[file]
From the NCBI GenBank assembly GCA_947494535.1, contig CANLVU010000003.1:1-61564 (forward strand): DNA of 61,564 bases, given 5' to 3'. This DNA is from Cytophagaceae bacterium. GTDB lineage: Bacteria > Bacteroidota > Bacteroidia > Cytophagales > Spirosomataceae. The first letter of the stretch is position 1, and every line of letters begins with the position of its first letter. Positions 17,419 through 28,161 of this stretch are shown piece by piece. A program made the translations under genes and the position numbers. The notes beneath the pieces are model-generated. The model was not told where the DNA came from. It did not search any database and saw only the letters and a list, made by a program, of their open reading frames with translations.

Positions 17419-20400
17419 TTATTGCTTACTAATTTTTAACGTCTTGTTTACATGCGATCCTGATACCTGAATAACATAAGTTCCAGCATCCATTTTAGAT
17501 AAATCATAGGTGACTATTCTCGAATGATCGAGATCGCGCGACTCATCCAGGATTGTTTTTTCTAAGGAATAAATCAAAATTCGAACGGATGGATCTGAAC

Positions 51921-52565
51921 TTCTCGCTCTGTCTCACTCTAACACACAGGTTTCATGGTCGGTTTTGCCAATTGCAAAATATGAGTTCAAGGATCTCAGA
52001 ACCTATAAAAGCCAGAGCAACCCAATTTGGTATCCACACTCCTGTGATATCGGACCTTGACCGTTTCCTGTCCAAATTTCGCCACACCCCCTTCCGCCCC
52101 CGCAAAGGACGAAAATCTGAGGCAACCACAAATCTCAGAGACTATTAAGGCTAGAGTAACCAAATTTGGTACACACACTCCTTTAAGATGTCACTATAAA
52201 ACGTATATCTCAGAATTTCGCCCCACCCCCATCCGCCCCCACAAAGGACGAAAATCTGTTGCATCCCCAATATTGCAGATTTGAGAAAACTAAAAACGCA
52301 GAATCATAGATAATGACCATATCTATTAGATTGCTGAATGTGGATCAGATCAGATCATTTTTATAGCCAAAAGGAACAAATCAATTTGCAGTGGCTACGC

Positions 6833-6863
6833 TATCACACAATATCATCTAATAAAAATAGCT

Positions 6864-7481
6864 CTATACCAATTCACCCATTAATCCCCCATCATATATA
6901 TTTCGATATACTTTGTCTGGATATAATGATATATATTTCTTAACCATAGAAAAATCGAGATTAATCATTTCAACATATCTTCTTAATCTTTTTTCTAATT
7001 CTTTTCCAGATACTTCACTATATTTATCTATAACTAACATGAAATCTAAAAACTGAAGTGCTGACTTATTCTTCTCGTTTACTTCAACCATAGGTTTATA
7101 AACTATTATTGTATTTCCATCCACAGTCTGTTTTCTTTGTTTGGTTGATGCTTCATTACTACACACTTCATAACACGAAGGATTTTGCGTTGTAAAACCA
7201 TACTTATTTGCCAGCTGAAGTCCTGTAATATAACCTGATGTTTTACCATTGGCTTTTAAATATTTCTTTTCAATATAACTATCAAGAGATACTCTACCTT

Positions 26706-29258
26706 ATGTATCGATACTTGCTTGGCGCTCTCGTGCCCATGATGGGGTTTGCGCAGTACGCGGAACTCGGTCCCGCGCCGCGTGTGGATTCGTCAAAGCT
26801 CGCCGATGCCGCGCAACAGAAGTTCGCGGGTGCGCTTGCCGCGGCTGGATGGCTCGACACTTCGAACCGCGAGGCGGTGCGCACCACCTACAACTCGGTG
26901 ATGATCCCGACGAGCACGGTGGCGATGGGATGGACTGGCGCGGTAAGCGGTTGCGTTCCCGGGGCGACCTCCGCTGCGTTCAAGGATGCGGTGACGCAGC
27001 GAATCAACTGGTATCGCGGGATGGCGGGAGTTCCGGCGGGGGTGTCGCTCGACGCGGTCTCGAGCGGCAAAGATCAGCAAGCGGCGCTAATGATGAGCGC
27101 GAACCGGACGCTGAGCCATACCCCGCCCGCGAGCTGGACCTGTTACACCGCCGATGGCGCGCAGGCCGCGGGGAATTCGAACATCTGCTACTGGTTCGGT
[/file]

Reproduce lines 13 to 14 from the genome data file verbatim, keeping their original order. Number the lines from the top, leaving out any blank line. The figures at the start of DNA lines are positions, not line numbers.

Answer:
Positions 6864-7481
6864 CTATACCAATTCACCCATTAATCCCCCATCATATATA